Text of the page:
Instead, scan or photograph them and make a good quality copies that you can reprint and frame. Then archive the original per tip #1. This gives you the freedom to have a lot more creative fun with your photos because your main archive is always intact. When you have digital photos, you can restore them, colorize them, and use them in projects. Removing shine from photos and pictures is easy to do with the right app.
If you must, for whatever reason, frame an original photos, take it to a photo framer who can place it in a quality frame with archival glass, and hang it somewhere away from humidity and direct sunlight.
4. Get Good Quality Scans when Digitizing Old Photos
The best way to preserve your old photos long-term is to digitize them, so seek out a trustworthy local company that can get that job done for you. We recommend using a professional service for best results. The learning curve for scanning is very steep, and you don’t want to do the job only to find out you did it incorrectly.
Scanning apps and consumer-grade scanners (anything under $200) are generally not enough for a professional-quality scan, so we often recommend people stay away from those. Those scans may be good enough to look at on a computer, but they’re worthless in terms of print quality and preservation. At least as of today.
If you are going to do it properly yourself, set aside at least $2500-$3000 for decent equipment and invest the time to make sure you do it right and get the quality your memories deserve. For scanning, we generally recommend TIFF files north of standard printing quality, and for cameras, you’ll want to shoot RAW.
5. Share Photos With Family and Friends
Most printed photo archives are filled with duplicates, courtesy of the 2-for-1 sales back in the day. Weren’t those great? Except now, your memory box is likely inflated. That’s OK though because this gives you an opportunity to grab some of those copies and send them off to family members and friends that helped you make those moments.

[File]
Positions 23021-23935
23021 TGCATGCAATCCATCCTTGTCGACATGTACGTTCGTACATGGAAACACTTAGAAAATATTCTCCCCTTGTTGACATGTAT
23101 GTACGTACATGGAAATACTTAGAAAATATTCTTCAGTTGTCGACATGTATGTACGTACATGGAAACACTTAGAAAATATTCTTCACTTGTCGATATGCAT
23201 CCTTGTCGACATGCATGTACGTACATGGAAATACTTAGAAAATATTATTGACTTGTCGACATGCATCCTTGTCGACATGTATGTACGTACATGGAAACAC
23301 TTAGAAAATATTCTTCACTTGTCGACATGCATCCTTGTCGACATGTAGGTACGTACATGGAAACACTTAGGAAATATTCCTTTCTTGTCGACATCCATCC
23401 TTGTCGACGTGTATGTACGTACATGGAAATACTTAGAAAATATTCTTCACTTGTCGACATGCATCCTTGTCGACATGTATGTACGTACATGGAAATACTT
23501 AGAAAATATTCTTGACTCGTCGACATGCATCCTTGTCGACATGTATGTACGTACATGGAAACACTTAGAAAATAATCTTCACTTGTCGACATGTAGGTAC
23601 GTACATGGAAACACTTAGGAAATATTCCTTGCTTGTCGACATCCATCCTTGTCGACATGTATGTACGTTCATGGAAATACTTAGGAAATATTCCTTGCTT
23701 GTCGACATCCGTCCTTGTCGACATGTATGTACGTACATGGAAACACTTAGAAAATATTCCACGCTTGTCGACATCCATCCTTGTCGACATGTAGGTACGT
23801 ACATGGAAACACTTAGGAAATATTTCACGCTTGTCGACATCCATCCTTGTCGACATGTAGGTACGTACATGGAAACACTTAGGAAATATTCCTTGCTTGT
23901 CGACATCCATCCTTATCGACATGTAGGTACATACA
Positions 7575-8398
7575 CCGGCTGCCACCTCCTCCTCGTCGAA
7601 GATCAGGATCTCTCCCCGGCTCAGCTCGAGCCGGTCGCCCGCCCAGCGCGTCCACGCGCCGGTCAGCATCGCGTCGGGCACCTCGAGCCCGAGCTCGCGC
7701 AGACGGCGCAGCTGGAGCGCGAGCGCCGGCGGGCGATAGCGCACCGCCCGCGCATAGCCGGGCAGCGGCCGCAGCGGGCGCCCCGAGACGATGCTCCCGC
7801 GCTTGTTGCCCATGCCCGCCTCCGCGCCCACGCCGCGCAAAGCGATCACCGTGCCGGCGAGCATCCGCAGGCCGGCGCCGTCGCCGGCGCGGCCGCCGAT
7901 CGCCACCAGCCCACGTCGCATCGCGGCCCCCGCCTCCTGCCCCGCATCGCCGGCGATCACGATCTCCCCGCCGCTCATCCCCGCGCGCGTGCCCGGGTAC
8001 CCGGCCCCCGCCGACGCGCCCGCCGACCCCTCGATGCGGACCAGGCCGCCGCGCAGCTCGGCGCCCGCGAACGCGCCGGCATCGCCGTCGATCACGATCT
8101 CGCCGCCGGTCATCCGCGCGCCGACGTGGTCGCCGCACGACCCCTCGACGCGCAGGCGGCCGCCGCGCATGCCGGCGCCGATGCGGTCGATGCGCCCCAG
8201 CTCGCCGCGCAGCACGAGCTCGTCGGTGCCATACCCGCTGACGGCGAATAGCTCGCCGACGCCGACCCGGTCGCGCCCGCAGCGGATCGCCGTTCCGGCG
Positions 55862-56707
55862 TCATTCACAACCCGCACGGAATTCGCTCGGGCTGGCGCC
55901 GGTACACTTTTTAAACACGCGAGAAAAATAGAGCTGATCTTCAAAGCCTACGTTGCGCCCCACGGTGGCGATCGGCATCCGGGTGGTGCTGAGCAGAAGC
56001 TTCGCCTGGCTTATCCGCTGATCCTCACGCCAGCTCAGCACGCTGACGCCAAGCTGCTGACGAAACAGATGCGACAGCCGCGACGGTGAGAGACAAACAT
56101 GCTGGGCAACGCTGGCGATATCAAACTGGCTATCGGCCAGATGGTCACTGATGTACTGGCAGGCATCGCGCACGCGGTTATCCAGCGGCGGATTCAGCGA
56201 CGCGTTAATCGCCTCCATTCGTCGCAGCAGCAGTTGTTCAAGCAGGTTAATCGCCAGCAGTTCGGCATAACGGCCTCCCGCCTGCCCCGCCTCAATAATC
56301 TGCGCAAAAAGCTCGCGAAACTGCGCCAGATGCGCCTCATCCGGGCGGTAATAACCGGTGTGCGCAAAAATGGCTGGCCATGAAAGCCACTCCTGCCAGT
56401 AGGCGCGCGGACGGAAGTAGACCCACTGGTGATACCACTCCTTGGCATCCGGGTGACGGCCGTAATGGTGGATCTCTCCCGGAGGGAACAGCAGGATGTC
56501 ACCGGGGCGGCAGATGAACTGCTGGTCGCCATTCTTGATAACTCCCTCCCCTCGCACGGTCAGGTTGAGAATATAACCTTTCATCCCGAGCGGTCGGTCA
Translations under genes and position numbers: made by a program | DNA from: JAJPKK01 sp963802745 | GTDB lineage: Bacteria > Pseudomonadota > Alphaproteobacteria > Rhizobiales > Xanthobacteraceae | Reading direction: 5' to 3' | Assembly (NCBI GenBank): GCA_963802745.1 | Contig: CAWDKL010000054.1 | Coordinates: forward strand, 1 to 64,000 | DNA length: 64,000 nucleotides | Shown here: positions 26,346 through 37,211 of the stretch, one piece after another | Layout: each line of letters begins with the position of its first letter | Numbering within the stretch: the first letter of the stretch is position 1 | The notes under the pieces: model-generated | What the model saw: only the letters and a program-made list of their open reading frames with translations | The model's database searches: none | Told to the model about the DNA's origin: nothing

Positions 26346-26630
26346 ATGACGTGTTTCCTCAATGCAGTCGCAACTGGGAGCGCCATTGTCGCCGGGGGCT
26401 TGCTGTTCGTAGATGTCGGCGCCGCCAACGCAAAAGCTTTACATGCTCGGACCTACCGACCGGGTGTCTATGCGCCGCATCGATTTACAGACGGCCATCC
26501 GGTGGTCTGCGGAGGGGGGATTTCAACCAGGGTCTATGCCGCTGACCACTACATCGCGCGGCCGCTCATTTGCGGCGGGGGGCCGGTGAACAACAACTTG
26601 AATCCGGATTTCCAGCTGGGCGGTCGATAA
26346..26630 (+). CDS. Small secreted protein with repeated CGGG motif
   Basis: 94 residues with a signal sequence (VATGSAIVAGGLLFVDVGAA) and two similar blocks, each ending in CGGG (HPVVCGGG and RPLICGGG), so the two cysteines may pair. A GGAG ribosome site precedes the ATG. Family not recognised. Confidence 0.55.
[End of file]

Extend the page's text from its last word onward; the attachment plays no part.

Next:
Sending a photo is an excuse to reconnect with anyone you haven’t seen in a while, and I don’t know about you, but I LOVE getting photo gifts. It shows people that you care, and remember that even though you might have seen the photos, they likely have not! So share away, and put those duplicates to good use!
What Can You Do Next?
So to sum up, storage is #1, as always. Naturally, I would like your to have organized memories (hence the blog, lol), but I know that not everyone has the time or funds required to make that happen right away. So, if you can organize first, do it, but if you can only choose one, choose proper storage.
Second is storage. Again. Get your photos out of the magnetic albums and into something that will last.
Third is storage. Again. Don’t experiment with your originals. That’s what copies are for, right?
Fourth, get those photos digitized as soon as you can. If they are organized beforehand, all the better, but regardless, make sure you get good quality scans because if you don’t, what’s the point?
And finally: share, share, share! Put those duplicates to good use while right-sizing the archive you’re passing down. A curated collection makes all the difference!
So, which of these things can you do next to make sure your memories leave a mark?
Let us know in the comments below!